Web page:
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Posts Tagged ‘Physical Activity and CVD’


Is it Hypertension or Physical Inactivity: Cardiovascular Risk and Mortality – New results in 3/2013

Reporter: Aviva Lev-Ari, PhD, RN

UPDATED on 5/13/2014

  • Original article

Comparing population attributable risks for heart disease across the adult lifespan in women

Press Release

  1. Wendy J Brown1,
  2. Toby Pavey1,
  3. Adrian E Bauman2

+Author Affiliations


  1. 1Centre for Research on Exercise, Physical Activity and Health, School of Human Movement Studies, University of Queensland, St Lucia, Queensland, Australia

  2. 2School of Public Health, University of Sydney, Sydney, New South Wales, Australia
  1. Correspondence toProfessor Wendy J Brown, Centre for Research on Exercise, Physical Activity and Health, School of Human Movement Studies, University of Queensland, Blair Drive, St Lucia, QLD 4072, Australia; wbrown@hms.uq.edu.au
  • Accepted 11 February 2014
  • Published Online First 8 May 2014

Abstract

Background Recent estimates suggest that high body mass index (BMI), smoking, high blood pressure (BP) and physical inactivity are leading risk factors for the overall burden of disease in Australia. The aim was to examine the population attributable risk (PAR) of heart disease for each of these risk factors, across the adult lifespan in Australian women.

Methods PARs were estimated using relative risks (RRs) for each of the four risk factors, as used in the Global Burden of Disease Study, and prevalence estimates from the Australian Longitudinal Study on Women’s Health, in 15 age groups from 22–27 (N=9608) to 85–90 (N=3901).

Results RRs and prevalence estimates varied across the lifespan. RRs ranged from 6.15 for smoking in the younger women to 1.20 for high BMI and high BP in the older women. Prevalence of risk exposure ranged from 2% for high BP in the younger women to 79% for high BMI in mid-age women. In young adult women up to age 30, the highest population risk was attributed to smoking. From age 31 to 90, PARs were highest for physical inactivity.

Conclusions From about age 30, the population risk of heart disease attributable to inactivity outweighs that of other risk factors, including high BMI. Programmes for the promotion and maintenance of physical activity deserve to be a much higher public health priority for women than they are now, across the adult lifespan.

SOURCE

http://bjsm.bmj.com/content/early/2014/04/15/bjsports-2013-093090.abstract

 

Heart doi:10.1136/heartjnl-2012-303461

  • Epidemiology
  • Original article

Estimating the effect of long-term physical activity on cardiovascular disease and mortality: evidence from the Framingham Heart Study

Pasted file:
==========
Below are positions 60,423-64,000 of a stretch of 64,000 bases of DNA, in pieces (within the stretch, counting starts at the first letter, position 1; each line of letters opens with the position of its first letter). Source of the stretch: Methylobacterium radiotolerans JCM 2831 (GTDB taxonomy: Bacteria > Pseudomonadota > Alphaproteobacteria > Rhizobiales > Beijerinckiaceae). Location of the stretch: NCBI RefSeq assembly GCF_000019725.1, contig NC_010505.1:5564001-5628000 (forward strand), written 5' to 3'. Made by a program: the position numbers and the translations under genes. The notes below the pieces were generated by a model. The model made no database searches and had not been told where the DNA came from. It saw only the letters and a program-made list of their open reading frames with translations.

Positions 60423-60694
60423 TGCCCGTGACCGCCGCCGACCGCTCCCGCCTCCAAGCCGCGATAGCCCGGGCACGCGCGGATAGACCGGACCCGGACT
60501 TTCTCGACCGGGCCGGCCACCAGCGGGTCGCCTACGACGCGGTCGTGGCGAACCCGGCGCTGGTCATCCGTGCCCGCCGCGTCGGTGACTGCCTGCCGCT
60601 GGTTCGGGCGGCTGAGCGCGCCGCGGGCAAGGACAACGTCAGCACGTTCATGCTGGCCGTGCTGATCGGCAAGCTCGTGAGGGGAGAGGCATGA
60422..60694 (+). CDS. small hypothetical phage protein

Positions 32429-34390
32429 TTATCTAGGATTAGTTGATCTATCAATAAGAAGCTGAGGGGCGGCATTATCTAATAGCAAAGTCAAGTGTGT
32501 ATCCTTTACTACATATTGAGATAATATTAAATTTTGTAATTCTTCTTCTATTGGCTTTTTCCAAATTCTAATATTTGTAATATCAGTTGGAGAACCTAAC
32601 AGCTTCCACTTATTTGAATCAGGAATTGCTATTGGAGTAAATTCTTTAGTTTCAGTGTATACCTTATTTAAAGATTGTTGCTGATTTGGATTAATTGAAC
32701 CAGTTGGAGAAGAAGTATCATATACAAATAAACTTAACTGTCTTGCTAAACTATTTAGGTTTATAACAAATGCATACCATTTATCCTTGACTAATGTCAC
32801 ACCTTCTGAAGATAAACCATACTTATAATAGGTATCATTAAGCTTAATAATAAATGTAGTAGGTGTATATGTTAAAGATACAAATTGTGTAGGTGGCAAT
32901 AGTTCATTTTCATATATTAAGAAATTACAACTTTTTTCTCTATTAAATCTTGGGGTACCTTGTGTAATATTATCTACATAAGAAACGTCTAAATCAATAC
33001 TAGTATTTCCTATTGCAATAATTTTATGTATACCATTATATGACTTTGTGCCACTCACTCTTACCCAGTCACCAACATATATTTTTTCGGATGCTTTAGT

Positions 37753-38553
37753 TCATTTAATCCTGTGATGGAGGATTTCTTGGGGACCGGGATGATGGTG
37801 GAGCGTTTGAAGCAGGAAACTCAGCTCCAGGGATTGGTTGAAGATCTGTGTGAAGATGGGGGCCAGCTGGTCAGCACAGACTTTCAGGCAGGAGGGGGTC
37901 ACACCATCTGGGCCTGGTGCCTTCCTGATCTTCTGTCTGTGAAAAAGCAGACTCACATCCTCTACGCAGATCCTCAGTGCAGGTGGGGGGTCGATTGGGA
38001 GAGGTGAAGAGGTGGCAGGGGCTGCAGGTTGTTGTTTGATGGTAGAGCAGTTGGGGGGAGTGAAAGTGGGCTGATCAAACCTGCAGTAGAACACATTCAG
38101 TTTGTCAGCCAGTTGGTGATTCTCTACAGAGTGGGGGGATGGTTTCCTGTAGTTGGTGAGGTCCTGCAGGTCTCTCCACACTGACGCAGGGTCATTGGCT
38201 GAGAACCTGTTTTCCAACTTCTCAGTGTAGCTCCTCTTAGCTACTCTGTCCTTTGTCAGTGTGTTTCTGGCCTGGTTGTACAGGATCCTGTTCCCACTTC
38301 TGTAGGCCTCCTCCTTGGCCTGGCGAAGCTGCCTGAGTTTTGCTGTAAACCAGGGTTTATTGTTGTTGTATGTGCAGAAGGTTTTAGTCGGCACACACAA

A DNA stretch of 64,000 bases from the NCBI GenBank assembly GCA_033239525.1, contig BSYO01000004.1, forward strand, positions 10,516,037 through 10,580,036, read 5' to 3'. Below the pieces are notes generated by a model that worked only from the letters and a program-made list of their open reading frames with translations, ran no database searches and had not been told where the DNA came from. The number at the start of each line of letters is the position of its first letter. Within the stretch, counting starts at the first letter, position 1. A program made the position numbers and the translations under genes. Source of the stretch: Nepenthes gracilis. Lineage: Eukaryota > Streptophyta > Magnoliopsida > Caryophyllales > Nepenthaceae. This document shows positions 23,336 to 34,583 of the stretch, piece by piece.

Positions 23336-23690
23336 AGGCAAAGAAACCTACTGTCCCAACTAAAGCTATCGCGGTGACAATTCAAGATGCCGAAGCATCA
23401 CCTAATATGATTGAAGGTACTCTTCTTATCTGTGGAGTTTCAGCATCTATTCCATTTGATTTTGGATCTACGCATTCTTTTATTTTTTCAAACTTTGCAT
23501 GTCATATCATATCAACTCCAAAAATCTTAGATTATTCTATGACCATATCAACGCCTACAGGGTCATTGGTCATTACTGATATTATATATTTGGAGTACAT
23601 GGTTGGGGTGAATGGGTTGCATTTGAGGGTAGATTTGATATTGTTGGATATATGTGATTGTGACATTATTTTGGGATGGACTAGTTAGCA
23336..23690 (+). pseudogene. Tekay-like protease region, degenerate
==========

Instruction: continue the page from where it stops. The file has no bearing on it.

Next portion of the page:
1. Susan M Shortreed1,2,
  2. Anna Peeters1,3,
  3. Andrew B Forbes1

+Author Affiliations


  1. 1Department of Epidemiology and Preventive Medicine, Monash University, Melbourne, Australia

  2. 2Biostatistics Unit, Group Health Research Institute, Seattle, Washington, USA

  3. 3Obesity and Population Health Unit, Baker IDI Heart and Diabetes Institute, Melbourne, Australia

Correspondence toDr Susan M Shortreed, Biostatistics Unit, Group Health Research Institute, 1730 Minor Avenue, Suite 1600, Seattle, WA 98101, USA; shortreed.s@ghc.org

  • Published Online First 8 March 2013

Abstract

Objective In the majority of studies, the effect of physical activity (PA) on cardiovascular disease (CVD) and mortality is estimated at a single time point. The impact of long-term PA is likely to differ. Our study objective was to estimate the effect of long-term adult-life PA compared with long-term inactivity on the risk of incident CVD, all-cause mortality and CVD-attributable mortality.

Design Observational cohort study.

Setting Framingham, MA, USA.

Patients 4729 Framingham Heart Study participants who were alive and CVD-free in 1956.

Exposures PA was measured at three visits over 30 years along with a variety of risk factors for CVD. Cumulative PA was defined as long-term active versus long-term inactive.

Main outcome measures Incident CVD, all-cause mortality and CVD-attributable mortality.

Results During 40 years of follow-up there were 2594 cases of incident CVD, 1313 CVD-attributable deaths and 3521 deaths. Compared with long-term physical inactivity, the rate ratio of long-term PA was 0.95 (95% CI 0.84 to 1.07) for CVD, 0.81 (0.71 to 0.93) for all-cause mortality and 0.83 (0.72 to 0.97) for CVD-attributable mortality. Assessment of effect modification by sex suggests greater protective effect of long-term PA on CVD incidence (p value for interaction=0.004) in men (0.79 (0.66 to 0.93)) than in women (1.15 (0.97 to 1.37)).

Conclusions

  • Cumulative long-term PA has a protective effect on incidence of all-cause and CVD-attributable mortality compared with long-term physical inactivity.
  • In men, but not women, long-term PA also appears to have a protective effect on incidence of CVD.

 


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